As the world develops a more global focus, education needs to prepare students in new ways. No longer will there be silos of knowledge. The successful adult will have a broad knowledge of academic subjects, accompanied by the ability to problem-solve across disciplines, both independently and collaboratively. At present, DC independent schools have the flexibility to create programs to foster independent thinking, to encourage creative analysis, and to teach the art of innovation.
The most successful schools embrace student-centered learning in an experiential environment. Harvard professor Tony Wagner has highlighted the benefits of the Finnish system, where students experience hands-on learning daily and choose the path within which they can follow an interest or passion. Students are far more likely to engage when they see the practical application of what they are learning. Adult mentors value the student's individual learning style and believe in the power of Emerson, who wrote, "the secret of education lies in respecting the pupil."
The Student-Centered Classroom
Respecting the student entails understanding learning modalities, individual interests, and personal potential. Academic rigor is not merely meeting the expectations of a standardized test. The student also learns to stretch, to question, and to continue to seek answers. The teacher is a partner and a mentor as the student learns and grows.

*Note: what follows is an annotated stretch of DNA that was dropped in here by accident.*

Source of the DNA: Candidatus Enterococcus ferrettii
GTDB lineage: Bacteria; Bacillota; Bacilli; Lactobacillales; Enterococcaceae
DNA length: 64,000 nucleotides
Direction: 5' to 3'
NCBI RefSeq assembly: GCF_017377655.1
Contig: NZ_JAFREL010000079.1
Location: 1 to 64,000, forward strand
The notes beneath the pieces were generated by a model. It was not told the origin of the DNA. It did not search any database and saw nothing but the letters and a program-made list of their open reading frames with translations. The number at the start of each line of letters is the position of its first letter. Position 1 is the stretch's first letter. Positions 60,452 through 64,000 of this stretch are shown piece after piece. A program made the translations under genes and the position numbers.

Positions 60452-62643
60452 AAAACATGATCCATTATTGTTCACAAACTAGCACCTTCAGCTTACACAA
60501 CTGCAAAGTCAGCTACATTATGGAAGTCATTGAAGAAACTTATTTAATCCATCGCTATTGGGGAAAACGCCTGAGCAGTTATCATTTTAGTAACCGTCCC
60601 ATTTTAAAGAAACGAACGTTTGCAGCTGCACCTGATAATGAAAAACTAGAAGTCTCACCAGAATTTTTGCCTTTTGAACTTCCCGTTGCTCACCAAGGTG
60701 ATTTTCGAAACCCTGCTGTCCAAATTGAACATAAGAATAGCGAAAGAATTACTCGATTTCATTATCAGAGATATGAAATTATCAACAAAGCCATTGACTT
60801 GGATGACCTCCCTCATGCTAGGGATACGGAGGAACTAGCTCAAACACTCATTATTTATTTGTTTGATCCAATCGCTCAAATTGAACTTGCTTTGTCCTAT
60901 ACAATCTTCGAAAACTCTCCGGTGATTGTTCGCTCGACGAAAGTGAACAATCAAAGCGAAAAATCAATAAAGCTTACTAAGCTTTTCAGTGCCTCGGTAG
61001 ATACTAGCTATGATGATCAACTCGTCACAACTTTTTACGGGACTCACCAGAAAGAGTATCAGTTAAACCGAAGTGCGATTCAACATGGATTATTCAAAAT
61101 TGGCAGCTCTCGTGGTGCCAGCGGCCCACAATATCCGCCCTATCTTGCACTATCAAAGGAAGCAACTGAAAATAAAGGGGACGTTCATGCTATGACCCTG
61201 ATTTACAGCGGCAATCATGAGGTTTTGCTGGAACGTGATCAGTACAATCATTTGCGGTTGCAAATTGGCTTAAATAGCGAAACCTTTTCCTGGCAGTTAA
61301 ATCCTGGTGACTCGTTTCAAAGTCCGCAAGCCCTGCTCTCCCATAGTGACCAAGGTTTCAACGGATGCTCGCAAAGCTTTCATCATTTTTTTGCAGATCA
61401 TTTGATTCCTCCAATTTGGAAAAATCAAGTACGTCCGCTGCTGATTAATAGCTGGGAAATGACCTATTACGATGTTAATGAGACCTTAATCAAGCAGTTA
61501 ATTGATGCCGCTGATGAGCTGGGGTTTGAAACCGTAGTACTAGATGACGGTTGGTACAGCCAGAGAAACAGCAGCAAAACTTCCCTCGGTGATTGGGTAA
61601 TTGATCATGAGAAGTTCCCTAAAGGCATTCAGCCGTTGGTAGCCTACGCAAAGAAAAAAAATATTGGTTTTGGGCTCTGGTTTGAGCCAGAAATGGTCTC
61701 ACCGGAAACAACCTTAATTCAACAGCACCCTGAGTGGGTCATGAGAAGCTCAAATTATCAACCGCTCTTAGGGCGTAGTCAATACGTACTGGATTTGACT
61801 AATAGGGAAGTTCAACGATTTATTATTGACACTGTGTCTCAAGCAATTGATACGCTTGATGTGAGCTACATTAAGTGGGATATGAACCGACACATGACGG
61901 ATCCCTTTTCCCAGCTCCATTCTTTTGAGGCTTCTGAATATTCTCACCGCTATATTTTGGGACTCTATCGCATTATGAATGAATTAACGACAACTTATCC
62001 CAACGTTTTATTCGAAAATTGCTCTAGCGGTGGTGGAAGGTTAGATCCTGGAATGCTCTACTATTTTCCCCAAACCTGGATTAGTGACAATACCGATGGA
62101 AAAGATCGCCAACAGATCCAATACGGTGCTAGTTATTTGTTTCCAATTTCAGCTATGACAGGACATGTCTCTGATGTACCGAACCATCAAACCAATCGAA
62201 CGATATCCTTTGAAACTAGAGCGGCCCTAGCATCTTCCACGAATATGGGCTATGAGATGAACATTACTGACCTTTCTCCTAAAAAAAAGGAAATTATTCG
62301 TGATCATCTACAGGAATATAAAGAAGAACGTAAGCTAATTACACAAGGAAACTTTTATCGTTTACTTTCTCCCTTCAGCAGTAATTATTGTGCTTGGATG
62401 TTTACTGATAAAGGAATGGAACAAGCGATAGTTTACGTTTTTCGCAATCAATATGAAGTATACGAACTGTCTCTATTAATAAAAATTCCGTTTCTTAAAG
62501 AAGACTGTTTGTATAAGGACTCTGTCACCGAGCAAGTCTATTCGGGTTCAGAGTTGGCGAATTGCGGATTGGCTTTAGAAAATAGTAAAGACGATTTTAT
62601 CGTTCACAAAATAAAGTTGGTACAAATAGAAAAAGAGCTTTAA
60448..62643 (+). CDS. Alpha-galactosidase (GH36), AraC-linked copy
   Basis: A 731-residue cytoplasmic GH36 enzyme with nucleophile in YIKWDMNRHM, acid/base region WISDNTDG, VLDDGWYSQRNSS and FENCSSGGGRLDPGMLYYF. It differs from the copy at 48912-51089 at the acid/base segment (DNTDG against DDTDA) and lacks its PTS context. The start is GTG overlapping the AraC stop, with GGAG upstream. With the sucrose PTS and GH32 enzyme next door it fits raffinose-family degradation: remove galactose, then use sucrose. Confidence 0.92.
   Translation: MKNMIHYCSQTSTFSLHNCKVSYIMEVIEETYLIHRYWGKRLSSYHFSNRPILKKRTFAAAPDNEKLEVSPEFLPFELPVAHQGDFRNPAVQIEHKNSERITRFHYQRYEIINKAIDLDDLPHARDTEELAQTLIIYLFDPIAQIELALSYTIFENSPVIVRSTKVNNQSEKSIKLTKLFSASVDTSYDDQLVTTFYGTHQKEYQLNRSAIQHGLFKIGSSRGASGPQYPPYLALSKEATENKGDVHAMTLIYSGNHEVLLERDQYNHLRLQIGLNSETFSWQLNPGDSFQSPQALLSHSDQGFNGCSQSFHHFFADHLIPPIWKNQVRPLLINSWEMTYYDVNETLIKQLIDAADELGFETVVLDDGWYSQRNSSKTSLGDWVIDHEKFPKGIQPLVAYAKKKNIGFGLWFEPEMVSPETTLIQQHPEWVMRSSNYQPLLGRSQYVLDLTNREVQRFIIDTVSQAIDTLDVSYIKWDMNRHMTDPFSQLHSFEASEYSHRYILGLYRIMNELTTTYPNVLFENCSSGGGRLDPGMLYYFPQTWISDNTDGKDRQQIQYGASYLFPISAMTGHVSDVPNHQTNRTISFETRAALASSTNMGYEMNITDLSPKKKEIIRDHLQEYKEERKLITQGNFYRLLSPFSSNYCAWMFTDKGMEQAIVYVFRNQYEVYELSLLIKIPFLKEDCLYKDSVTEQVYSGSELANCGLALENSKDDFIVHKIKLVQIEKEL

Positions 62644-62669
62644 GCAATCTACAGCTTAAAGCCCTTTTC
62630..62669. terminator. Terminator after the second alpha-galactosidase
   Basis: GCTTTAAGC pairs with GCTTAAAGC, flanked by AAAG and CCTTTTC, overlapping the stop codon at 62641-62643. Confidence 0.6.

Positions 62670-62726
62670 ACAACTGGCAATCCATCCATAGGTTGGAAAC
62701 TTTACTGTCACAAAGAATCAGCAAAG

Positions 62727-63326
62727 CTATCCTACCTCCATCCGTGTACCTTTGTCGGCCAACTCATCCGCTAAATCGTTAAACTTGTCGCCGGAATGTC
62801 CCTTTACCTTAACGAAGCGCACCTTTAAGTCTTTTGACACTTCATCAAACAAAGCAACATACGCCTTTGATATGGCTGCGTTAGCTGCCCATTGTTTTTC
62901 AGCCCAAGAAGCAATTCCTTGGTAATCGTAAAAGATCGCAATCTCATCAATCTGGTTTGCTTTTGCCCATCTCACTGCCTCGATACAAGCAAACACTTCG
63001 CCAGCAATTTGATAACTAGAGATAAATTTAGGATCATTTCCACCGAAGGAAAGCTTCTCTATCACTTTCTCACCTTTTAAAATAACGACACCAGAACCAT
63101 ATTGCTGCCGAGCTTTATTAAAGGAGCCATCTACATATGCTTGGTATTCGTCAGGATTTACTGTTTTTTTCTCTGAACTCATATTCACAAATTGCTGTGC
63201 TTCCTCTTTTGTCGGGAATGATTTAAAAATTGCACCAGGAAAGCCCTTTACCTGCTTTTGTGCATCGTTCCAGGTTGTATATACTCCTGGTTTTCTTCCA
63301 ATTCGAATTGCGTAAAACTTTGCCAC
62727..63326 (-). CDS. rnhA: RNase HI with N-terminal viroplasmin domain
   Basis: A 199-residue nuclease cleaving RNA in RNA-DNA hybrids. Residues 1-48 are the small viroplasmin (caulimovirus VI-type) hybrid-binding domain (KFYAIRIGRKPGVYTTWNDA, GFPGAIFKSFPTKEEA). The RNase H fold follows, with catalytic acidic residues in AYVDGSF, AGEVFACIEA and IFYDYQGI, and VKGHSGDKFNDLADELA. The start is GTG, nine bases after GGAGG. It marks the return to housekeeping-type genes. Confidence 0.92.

Intensive study in an extended class period, focusing on two subjects at a time, allows the student to explore material more deeply and to make use of the greater environment for research. An added benefit is that the stress of multiple daily transitions is alleviated. Varied learning environments, including online and studying abroad, encourage the student to craft the most interesting and efficient avenue for individualized learning. Each student focuses on individual needs without the pressure of conforming to the expectations of peers or traditional milestones.
A Student-Centered Learning Community
A community is built through empathy. As students interact with peers in small classes, they will come to understand and appreciate the differences among them. In an increasingly global society, learning empathy through relationships with others not only builds a better school community but also extends into the student’s greater world. An empathic community develops empathic students, who, in turn, become empathic leaders. Empathy breeds trust, which breeds respect, and, in the end, a more content and vital student learner.